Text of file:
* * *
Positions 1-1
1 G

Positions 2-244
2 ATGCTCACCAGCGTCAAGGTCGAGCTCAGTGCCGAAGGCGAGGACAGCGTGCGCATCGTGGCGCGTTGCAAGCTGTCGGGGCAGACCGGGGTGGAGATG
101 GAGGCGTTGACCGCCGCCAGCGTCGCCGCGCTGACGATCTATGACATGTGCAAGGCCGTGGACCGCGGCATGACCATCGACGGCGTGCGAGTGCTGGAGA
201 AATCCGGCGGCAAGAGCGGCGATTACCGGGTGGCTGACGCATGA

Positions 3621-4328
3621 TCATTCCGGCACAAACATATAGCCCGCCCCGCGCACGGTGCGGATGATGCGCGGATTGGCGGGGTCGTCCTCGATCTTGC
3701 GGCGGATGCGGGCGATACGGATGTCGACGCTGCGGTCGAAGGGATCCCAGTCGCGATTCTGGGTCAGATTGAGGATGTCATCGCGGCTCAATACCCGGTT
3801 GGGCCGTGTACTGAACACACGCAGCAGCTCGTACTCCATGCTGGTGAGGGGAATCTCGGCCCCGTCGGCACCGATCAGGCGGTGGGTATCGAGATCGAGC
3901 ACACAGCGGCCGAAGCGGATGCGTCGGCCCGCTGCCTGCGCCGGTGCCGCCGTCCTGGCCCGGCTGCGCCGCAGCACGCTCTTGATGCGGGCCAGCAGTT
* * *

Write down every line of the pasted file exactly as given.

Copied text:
Positions 1-1
1 G

Positions 2-244
2 ATGCTCACCAGCGTCAAGGTCGAGCTCAGTGCCGAAGGCGAGGACAGCGTGCGCATCGTGGCGCGTTGCAAGCTGTCGGGGCAGACCGGGGTGGAGATG
101 GAGGCGTTGACCGCCGCCAGCGTCGCCGCGCTGACGATCTATGACATGTGCAAGGCCGTGGACCGCGGCATGACCATCGACGGCGTGCGAGTGCTGGAGA
201 AATCCGGCGGCAAGAGCGGCGATTACCGGGTGGCTGACGCATGA

Positions 3621-4328
3621 TCATTCCGGCACAAACATATAGCCCGCCCCGCGCACGGTGCGGATGATGCGCGGATTGGCGGGGTCGTCCTCGATCTTGC
3701 GGCGGATGCGGGCGATACGGATGTCGACGCTGCGGTCGAAGGGATCCCAGTCGCGATTCTGGGTCAGATTGAGGATGTCATCGCGGCTCAATACCCGGTT
3801 GGGCCGTGTACTGAACACACGCAGCAGCTCGTACTCCATGCTGGTGAGGGGAATCTCGGCCCCGTCGGCACCGATCAGGCGGTGGGTATCGAGATCGAGC
3901 ACACAGCGGCCGAAGCGGATGCGTCGGCCCGCTGCCTGCGCCGGTGCCGCCGTCCTGGCCCGGCTGCGCCGCAGCACGCTCTTGATGCGGGCCAGCAGTT